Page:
I'm sixty-two years old and an eight year survivor of multiple myeloma. It's difficult to gain perspective on the range of feelings, fear mixed with wonder, that follows one's being diagnosed with cancer. Like most I consider the inevitable, thoughts that strike suddenly, randomly, at any time of night or day.
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Living with cancer is overwhelming at times. There is no point in self pity but fatigue, psychological and physical, is a great and destructive weight on the will.
The exigencies of the treatment process steal time from everyday obligations, which continue with the intensity, complexity and unrelenting expectation that have always been. The need to be at work is unrelated to career advancement or a bigger bonus. Keeping the job, no matter what it takes to be in early and consistently, is critical as a way to maintain the insurance that pays for the expensive treatment of advancing cancer. Medical appointments take time from work so one sacrifices vacation time to avoid becoming an afterthought to management.
The work around the house must get done; the dogs walked, tax documents organized for the accountant, the kids helped with homework, and the trash taken out. Chunks of time for treatments like radiation and chemo therapy, blood tests, bone marrow biopsies, drug infusion, and for some, major procedures like a stem cell transplant must be normalized to the schedule of life.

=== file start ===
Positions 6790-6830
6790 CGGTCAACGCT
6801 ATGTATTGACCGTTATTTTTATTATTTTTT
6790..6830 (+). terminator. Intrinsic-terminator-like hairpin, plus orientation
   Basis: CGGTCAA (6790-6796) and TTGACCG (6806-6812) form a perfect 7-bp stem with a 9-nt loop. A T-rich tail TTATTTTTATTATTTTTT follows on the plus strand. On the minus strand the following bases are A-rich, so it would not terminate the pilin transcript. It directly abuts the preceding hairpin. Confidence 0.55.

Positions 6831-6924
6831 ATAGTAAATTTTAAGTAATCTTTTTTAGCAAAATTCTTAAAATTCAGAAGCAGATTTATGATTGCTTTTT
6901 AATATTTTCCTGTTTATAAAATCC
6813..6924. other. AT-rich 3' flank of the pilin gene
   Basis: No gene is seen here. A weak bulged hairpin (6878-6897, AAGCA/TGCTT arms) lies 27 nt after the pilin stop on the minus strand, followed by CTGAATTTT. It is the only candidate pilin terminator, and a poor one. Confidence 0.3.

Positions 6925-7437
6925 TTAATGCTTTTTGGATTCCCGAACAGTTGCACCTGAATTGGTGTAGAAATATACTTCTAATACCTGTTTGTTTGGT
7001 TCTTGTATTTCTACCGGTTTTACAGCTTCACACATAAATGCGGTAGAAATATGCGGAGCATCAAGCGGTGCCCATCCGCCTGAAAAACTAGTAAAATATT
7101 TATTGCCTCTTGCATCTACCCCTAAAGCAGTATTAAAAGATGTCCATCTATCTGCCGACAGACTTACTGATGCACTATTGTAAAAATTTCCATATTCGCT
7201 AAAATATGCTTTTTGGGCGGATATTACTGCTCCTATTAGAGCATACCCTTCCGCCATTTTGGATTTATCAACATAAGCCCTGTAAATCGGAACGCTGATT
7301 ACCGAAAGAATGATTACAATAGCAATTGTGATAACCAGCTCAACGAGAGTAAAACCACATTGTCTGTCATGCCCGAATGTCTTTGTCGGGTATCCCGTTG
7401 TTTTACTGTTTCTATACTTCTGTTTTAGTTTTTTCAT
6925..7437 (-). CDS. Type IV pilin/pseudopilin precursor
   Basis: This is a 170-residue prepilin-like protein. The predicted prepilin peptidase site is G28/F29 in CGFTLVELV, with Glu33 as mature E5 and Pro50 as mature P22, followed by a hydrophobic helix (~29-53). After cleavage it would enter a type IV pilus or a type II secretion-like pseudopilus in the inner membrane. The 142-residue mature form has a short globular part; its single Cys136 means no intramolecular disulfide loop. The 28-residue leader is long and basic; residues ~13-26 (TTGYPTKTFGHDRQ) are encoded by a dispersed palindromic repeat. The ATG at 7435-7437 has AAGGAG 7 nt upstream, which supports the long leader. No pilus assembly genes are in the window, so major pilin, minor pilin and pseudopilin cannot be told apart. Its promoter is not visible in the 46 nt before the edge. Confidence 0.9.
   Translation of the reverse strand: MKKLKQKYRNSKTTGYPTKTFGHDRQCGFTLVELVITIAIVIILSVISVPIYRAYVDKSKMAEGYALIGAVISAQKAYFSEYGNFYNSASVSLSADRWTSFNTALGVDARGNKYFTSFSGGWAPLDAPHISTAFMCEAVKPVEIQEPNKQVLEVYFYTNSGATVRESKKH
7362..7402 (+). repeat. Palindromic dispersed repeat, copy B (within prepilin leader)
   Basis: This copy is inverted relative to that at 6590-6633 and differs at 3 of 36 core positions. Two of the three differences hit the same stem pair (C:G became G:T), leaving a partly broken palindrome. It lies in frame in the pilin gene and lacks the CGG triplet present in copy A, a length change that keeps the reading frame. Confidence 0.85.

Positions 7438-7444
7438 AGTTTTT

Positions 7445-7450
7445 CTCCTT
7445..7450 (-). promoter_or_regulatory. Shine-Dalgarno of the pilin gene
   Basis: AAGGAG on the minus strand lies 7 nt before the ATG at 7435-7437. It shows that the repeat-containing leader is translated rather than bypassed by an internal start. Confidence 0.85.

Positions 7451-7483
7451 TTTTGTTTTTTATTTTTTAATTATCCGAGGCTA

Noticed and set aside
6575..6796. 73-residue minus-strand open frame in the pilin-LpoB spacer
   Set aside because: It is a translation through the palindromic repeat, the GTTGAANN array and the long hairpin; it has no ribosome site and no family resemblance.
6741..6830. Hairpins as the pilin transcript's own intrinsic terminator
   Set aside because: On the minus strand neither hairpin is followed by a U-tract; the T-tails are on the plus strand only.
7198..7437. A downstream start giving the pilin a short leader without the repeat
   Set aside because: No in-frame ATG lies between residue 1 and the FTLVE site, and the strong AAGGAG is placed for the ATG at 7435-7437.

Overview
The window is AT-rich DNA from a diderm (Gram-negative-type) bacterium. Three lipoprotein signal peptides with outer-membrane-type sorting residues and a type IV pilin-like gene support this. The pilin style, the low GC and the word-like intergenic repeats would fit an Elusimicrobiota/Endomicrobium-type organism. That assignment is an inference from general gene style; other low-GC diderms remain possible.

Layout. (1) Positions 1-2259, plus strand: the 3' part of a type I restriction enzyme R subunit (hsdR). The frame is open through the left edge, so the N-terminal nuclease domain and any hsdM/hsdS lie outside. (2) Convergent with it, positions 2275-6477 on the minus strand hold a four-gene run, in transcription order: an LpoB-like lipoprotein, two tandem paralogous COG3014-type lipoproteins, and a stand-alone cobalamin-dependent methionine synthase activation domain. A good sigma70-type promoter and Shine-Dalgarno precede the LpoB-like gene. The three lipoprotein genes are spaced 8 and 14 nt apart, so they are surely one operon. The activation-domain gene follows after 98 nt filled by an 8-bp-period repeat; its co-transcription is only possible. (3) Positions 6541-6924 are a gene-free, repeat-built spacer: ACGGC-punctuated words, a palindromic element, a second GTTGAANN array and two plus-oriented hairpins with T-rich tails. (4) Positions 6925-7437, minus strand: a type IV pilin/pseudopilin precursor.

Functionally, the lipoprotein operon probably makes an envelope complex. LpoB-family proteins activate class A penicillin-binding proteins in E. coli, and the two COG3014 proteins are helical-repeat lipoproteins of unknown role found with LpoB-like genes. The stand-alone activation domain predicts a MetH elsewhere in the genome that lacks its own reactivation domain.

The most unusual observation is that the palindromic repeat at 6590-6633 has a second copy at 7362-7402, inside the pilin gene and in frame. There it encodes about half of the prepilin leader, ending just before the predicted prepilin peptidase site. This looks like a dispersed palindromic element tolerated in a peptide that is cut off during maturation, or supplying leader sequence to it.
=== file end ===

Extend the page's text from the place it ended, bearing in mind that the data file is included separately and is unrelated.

Diminished family time forces decisions like retirement from coaching kids’ soccer or quashing a formalized date night with a significant other. Private time is over but for the brief stretch of time between hitting the pillow at bedtime, and the 3 a.m., adrenalin, jacked awakening to a cacophony of dreamed voices shouting mad, clamorous demands.
Comes the dawn, you throw back the warm covers and drive off the phalanx of importunate obligations, rising resolutely to meet each new day. Awareness exists with every conversation, however insignificant it might seem, that one’s being is visible in other eyes, a recognition of a distinct, vibrant presence.
From time to time there happens a moment, alone in the elevator at the close of the business day perhaps, or when sitting apart in the crowded waiting room of the Dana Farber Clinic. Lonely thoughts go to those you love and worry for; those who bring joy to your life and at the same time rely on hearing your voice, responding to the emotional and intellectual significance of that unique sound in their lives.
The anticipation of a stunningly abrupt end to this living vibration and the inexorable fading of your presence from the minds of loved ones, the absolute extinguishing of one’s voice for all time, are terrifying to contemplate as the time draws near. Thus the desperate fight to live for one more day, one more hour or one more breath, a refusal to submit to the dissolution and dispersion of 'you', into the black void of the universe.